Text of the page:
I was trying to recall any historic period when a specific government has been so dismissive of science, and the only example I think of is Nazi Germany. Relativity was wrong because it was ‘Jewish physics’. Magnus Hirschfeld’s studies on sexuality were suppressed, and the valuable research documentation burned, because it was about sex, and so forth. In this case, it appears the marijuana research is ‘missing’ because it’s ‘liberal science’, a science category which currently includes evolution, stem cell research, and climate studies.

    That leaves individual, liberal-minded states and foreign governments to do cannabis research, which they are doing.

    University research in Israel is reliable. Much of it exonerates marijuana and hash of being demon-infested substances. If a court is wondering where to find good research on marijuana, FDA studies are probably not the place to look for it. The DEA and FDA are captured government agencies. Big Pharma owns them both.

    • Matthew Meyer says:

      I dunno, sometimes I see little dibbles in dry sift at 60x.

    • War Vet says:

      Did Israel officially say that medical pot had medical benefits? Does the Israeli state officially recognize it? I know it’s prescribed to their soldiers. So, if Israel did in fact OK pot to have medical use and if Israel is our American ally and the DEA refutes Israeli scientists, could we not say that the DEA are Anti-Semitic since they don’t respect Jewish doctors or scientists because they are in Israel?

      • Servetus says:

        Anti-Semitism is more complicated than that. It began as we know it in the 11th century, when because of restricted work laws Jews worked for monarchs as tax collectors and tax farmers (i.e., seeking out new things to tax). Because Jews were so closely affiliated with some medieval governments and their economies, and because they did the government’s dirty work along with its books, anytime a corrupt and incompetent monarch screwed up, the Jews were seen as part of the problem (an object lesson for those who don’t believe in separating church and state).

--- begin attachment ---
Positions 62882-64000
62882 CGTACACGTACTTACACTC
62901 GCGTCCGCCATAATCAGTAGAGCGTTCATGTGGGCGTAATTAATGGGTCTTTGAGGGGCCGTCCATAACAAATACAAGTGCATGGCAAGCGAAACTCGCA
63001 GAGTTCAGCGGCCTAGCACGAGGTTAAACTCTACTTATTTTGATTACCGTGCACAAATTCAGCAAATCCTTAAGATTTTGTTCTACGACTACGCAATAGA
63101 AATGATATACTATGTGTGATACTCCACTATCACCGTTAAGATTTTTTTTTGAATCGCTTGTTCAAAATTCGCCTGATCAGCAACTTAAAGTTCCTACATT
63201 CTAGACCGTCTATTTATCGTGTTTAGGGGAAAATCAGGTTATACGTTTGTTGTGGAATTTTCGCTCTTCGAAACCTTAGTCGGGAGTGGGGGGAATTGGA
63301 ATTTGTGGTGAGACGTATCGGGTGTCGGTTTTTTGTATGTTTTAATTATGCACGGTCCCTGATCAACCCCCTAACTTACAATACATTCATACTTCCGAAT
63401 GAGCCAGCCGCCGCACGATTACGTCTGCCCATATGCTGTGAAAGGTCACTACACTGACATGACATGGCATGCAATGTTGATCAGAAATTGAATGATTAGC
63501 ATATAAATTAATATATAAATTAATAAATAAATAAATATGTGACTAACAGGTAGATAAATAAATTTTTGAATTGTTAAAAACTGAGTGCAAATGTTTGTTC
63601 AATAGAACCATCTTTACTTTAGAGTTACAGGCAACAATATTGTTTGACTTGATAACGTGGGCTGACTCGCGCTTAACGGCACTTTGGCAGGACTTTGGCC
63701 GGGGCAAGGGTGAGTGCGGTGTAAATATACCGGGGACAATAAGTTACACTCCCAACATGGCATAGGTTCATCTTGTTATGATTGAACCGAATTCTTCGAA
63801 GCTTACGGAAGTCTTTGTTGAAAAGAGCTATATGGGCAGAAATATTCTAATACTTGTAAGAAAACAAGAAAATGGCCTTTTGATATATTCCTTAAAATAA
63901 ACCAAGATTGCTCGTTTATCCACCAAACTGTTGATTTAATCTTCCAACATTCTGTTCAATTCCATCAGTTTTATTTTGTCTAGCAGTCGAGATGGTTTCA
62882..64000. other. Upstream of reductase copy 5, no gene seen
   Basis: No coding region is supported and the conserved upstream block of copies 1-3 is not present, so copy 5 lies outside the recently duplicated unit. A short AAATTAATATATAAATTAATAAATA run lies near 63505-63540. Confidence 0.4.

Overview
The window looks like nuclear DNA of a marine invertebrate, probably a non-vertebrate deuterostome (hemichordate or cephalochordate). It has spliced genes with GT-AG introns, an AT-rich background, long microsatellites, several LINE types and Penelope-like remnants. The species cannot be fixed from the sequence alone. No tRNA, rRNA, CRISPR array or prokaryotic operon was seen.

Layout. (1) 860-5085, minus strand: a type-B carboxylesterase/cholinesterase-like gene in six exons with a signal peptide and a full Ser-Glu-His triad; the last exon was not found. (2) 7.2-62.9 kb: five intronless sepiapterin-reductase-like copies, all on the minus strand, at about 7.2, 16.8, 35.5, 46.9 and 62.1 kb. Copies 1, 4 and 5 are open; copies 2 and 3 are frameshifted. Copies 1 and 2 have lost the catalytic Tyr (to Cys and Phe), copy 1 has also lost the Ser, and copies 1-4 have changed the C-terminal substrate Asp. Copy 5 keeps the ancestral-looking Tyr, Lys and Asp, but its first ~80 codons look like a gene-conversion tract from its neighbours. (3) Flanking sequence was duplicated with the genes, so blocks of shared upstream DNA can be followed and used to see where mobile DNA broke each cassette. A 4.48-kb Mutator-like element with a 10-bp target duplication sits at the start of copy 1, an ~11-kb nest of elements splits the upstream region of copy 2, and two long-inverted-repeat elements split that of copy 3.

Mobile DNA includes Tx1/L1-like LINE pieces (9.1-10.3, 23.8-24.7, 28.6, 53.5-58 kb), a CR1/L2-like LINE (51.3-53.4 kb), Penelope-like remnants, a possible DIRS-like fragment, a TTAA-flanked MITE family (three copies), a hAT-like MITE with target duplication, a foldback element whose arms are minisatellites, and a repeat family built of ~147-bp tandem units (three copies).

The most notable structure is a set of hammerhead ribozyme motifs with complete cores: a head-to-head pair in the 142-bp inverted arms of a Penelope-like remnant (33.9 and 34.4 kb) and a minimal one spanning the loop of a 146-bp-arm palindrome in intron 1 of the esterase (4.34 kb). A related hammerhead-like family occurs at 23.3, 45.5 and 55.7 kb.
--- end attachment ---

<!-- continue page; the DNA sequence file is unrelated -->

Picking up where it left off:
My observations of the DEA indicate they do indeed form their own centrist culture, one that is more religious in terms of behavior and belief systems than empirical, which makes the job attractive to members of the extreme religious right. Current evangelicals support Israel, right or wrong, because they think it will play a role in the apocalypse. But that doesn’t mean they recognize Israeli science, or anyone else’s science. The DEA is anti-science, and anti-intellectual.

        • War Vet says:

          I use the title as an attack against our enemy, the DEA, the way they used propaganda against us. I really don’t believe the DEA wear Swastikas . . . but they are not human and must be attacked with whatever words we can find and we must use historical examples to at least give a body validity to it . . . just cannot call the DEA a bunch of no good wine bottles . . . that makes no sense . . . but because they refute the Jewish State’s science and their view of Israel giving their troops medical pot for PTSD (which is humane), I call them Anti-Semites because they hate Jewish soldiers using pot . . . they ridicule the Jewish State and the DEA enforce drug prohibitions, which funds terrorism which funds most of the attacks Israel has, thus making a more valid point in calling the DEA Anti-Semites . . . they would let Israel be destroyed over drug prohibition, just like Hitler would if that was his tactic.

    • Duncan20903 says:


      Well one true irony is that this stone cold atheist finds that the only religion that is even remotely tolerable is Judaism.

      But point in fact the Nazis killed a whole lot of people who weren’t Jewish, something like 4 million non Jews were killed. Catholics, gay, drunks, drug addicts etc but it’s the Jews that get all the press. Mr. Hitler really was an equal opportunity hater.

      Servetus, Didn’t some government in the guise of established religion execute some poor research scientist because he was able to prove that the Earth revolved around the sun, not vice versa? I’ve got the dead guy’s name on the tip of my tongue and just can’t pull it out of my brain.

      • divadab says:

        It was Galileo and the Church of Rome forced him to recant his belief, or be tortured and killed as a heretic.

        The Church recently apologized for its error, if I’m not mistaken.

        • Duncan20903 says:


          Oh for crying out loud. Galileo is one of my Facebook friends. Sheesh! It’s a darn good thing that Freddy Mercury isn’t alive to see this.